|Operator||Graz University of Technology|
|Manufacturer||University of Toronto|
|Launch mass||7 kilograms (15 lb)|
|Start of mission|
|Launch date||25 February 2013, 12:31UTC|
|Launch site||Satish Dhawan FLP|
|Perigee altitude||776 kilometres (482 mi)|
|Apogee altitude||790 kilometres (490 mi)|
|Epoch||8 November 2013, 11:26:32 UTC|
TUGSAT-1, also known as BRITE-Austria and CanX-3B, is the first Austrian satellite. It is an optical astronomy spacecraft operated by the Graz University of Technology as part of the international BRIght-star Target Explorer programme.
TUGSAT-1 was manufactured by the University of Toronto based on the Generic Nanosatellite Bus, and had a mass at launch of 7 kilograms (15 lb) (plus another 7 kg for the XPOD separation system). The spacecraft is cube-shaped, with each side measuring 20 centimetres (7.9 in). The satellite will be used, along with five other spacecraft, to conduct photometric observations of stars with apparent magnitude of greater than 4.0 as seen from Earth. TUGSAT-1 was one of the first two BRITE satellites to be launched, along with the Austro-Canadian UniBRITE-1 spacecraft. Four more satellites, two Canadian and two Polish, were launched at later dates.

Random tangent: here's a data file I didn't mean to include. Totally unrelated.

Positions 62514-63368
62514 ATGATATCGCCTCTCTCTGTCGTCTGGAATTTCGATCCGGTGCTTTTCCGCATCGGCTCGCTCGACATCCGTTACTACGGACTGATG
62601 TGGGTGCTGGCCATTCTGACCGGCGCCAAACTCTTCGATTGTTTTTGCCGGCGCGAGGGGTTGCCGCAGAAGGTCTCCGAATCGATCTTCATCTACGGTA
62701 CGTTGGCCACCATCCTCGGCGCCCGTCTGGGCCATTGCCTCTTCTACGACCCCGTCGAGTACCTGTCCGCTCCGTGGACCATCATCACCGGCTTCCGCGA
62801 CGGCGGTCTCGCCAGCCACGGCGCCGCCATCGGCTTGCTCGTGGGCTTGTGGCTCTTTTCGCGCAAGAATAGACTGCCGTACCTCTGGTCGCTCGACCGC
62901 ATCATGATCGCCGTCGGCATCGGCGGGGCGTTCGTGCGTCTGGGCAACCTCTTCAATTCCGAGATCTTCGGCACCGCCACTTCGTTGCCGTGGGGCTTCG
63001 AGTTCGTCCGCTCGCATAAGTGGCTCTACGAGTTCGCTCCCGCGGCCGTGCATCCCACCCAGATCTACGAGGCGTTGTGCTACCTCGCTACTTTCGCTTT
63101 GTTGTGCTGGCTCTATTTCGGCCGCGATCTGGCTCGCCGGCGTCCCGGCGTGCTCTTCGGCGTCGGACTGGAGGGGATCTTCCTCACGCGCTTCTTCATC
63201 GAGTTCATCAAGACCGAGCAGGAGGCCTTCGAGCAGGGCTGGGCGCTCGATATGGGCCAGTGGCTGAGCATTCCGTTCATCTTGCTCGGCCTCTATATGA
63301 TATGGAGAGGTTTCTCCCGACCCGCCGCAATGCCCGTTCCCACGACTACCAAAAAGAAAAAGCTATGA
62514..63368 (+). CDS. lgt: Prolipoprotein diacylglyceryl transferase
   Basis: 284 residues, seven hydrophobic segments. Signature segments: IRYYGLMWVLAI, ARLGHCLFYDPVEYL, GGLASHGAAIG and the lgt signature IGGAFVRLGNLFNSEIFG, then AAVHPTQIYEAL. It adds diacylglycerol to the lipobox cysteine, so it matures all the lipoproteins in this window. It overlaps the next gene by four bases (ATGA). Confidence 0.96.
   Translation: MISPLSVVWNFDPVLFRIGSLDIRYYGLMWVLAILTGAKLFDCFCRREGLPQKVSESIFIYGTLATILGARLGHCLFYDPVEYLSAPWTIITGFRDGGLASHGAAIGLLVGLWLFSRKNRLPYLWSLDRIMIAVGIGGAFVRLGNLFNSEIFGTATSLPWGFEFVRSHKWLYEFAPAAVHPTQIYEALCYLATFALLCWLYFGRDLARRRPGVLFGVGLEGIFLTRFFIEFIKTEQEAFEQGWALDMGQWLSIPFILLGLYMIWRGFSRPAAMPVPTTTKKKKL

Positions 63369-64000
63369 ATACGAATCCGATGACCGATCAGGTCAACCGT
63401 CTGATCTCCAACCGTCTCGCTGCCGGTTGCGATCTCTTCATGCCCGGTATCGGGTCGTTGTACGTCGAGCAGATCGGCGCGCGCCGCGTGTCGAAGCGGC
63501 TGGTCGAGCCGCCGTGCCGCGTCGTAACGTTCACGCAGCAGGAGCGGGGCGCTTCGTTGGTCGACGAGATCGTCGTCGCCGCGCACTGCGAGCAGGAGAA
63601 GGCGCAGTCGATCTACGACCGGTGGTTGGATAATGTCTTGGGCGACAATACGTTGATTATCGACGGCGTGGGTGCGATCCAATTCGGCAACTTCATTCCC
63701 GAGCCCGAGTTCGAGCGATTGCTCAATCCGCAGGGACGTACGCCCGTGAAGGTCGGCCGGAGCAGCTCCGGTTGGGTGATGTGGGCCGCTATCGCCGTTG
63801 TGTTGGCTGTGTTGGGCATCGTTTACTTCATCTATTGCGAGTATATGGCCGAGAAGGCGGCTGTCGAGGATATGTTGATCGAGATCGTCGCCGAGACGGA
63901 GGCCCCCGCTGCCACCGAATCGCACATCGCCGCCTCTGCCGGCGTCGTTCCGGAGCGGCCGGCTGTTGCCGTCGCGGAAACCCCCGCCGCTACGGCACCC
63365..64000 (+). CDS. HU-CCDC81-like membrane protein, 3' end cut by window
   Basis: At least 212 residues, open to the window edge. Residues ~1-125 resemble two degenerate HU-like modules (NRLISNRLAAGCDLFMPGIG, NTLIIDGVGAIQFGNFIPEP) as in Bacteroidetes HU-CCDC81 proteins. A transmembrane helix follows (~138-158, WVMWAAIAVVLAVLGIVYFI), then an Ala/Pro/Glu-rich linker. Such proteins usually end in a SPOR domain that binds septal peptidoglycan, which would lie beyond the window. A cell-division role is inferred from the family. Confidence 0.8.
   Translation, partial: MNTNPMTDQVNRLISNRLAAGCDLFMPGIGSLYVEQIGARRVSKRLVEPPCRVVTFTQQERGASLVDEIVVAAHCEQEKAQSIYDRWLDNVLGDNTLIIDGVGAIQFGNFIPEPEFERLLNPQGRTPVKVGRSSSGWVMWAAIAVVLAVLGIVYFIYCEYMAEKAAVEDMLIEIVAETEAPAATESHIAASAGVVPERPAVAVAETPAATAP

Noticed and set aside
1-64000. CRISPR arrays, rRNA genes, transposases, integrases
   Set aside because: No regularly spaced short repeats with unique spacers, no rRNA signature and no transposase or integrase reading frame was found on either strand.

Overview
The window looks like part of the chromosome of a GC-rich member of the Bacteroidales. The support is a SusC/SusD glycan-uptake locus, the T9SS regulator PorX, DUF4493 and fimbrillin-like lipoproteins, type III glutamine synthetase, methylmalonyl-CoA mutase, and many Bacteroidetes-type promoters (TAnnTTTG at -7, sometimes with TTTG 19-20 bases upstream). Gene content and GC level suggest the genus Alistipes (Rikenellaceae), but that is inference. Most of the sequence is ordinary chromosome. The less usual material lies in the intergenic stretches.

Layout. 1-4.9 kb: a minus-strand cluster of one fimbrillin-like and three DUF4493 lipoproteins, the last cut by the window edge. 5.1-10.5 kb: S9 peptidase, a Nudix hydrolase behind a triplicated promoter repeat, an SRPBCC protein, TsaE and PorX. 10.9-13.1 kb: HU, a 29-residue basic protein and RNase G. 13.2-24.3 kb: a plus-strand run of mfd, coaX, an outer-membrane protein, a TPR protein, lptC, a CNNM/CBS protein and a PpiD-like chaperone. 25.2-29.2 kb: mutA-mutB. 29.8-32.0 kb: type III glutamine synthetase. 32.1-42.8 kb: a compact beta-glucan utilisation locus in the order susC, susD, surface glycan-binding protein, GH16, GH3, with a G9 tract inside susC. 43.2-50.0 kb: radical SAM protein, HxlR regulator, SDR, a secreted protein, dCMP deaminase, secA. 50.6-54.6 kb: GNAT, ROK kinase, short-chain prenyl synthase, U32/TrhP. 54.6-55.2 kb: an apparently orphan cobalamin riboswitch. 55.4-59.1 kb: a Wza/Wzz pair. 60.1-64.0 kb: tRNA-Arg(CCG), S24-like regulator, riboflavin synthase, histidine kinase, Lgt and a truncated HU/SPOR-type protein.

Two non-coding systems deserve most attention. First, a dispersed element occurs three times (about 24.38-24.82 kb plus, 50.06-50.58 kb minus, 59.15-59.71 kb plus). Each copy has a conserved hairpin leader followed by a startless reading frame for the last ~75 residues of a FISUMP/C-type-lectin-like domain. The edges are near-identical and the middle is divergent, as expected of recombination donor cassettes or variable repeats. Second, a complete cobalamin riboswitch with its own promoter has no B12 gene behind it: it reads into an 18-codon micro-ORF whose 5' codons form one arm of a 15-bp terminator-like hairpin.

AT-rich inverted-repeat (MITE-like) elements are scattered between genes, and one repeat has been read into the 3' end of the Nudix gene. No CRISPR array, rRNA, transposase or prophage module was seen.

The TUGSAT-1 spacecraft was launched through the University of Toronto's Nanosatellite Launch System programme, as part of the NLS-8 launch, along with UniBRITE-1 and AAUSAT3. The NLS-8 launch was subcontracted to the Indian Space Research Organisation (ISRO), who placed the satellites into orbit using a Polar Satellite Launch Vehicle (PSLV) in the PSLV-CA configuration, flying from the First Launch Pad at the Satish Dhawan Space Centre. The NLS spacecraft were secondary payloads on the rocket, whose primary mission was to deploy the Franco-Indian SARAL ocean research satellite. Canada's Sapphire and NEOSSat-1 spacecraft, and the United Kingdom's STRaND-1, were also carried by the same rocket under separate launch contracts. The launch took place at 12:31 UTC on 25 February 2013, and the rocket deployed all of its payloads successfully.
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- Clark, Stephen (25 February 2013). "Ocean monitor, smartphone satellite launched from India". Spaceflight Now. Retrieved 26 February 2013.